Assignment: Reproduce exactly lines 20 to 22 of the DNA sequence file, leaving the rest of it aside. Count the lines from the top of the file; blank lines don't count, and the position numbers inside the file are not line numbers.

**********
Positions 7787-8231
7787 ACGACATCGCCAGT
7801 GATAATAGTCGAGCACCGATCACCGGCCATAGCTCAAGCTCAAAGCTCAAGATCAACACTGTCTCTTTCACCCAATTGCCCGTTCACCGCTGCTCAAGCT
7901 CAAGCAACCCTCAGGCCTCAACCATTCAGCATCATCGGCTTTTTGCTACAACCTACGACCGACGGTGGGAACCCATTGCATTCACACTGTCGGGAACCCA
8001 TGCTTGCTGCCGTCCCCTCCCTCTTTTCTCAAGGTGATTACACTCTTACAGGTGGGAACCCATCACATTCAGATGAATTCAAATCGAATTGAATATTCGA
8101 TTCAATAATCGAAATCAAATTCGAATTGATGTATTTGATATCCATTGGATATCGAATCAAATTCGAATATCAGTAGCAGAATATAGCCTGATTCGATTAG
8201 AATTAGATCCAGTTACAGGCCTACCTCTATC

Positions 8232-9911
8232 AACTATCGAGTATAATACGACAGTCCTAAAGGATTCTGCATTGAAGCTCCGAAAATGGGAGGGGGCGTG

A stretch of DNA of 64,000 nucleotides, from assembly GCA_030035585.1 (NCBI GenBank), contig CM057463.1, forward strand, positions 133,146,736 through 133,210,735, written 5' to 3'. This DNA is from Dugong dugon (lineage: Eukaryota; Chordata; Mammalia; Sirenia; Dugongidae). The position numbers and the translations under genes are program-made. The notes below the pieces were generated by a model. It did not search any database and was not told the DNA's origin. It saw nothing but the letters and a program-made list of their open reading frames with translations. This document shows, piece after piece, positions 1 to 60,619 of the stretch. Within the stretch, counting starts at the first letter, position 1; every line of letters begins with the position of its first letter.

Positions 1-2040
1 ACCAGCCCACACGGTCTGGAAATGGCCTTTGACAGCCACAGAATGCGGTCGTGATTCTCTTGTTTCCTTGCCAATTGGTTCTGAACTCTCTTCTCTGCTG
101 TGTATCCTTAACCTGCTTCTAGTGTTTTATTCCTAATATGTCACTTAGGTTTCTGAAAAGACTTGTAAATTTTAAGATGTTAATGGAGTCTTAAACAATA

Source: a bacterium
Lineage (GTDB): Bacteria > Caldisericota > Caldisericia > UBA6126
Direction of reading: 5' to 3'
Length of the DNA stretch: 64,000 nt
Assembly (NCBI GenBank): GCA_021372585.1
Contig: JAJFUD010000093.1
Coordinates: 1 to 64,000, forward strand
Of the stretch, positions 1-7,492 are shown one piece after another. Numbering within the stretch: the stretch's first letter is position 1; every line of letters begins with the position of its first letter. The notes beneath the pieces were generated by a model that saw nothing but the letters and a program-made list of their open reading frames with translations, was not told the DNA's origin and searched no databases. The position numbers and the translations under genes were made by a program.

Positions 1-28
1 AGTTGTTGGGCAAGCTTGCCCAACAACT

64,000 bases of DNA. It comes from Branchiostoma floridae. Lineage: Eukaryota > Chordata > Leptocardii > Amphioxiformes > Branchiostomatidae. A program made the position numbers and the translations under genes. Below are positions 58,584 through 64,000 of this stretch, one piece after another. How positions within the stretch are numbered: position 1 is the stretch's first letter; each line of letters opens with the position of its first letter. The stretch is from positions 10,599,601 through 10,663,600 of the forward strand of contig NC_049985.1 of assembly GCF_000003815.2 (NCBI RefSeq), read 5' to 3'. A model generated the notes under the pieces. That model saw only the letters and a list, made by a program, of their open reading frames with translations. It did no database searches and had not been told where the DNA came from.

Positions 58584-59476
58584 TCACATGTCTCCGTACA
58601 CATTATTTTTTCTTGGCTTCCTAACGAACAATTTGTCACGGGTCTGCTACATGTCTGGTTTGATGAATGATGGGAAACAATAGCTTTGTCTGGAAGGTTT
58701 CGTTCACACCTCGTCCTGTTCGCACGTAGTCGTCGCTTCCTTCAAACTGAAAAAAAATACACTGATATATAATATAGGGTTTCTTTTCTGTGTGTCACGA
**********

Coordinates: 1 to 64,000, forward strand
Of the stretch, positions 1-7,492 are shown one piece after another. Numbering within the stretch: the stretch's first letter is position 1; every line of letters begins with the position of its first letter. The notes beneath the pieces were generated by a model that saw nothing but the letters and a program-made list of their open reading frames with translations, was not told the DNA's origin and searched no databases. The position numbers and the translations under genes were made by a program.

Positions 1-28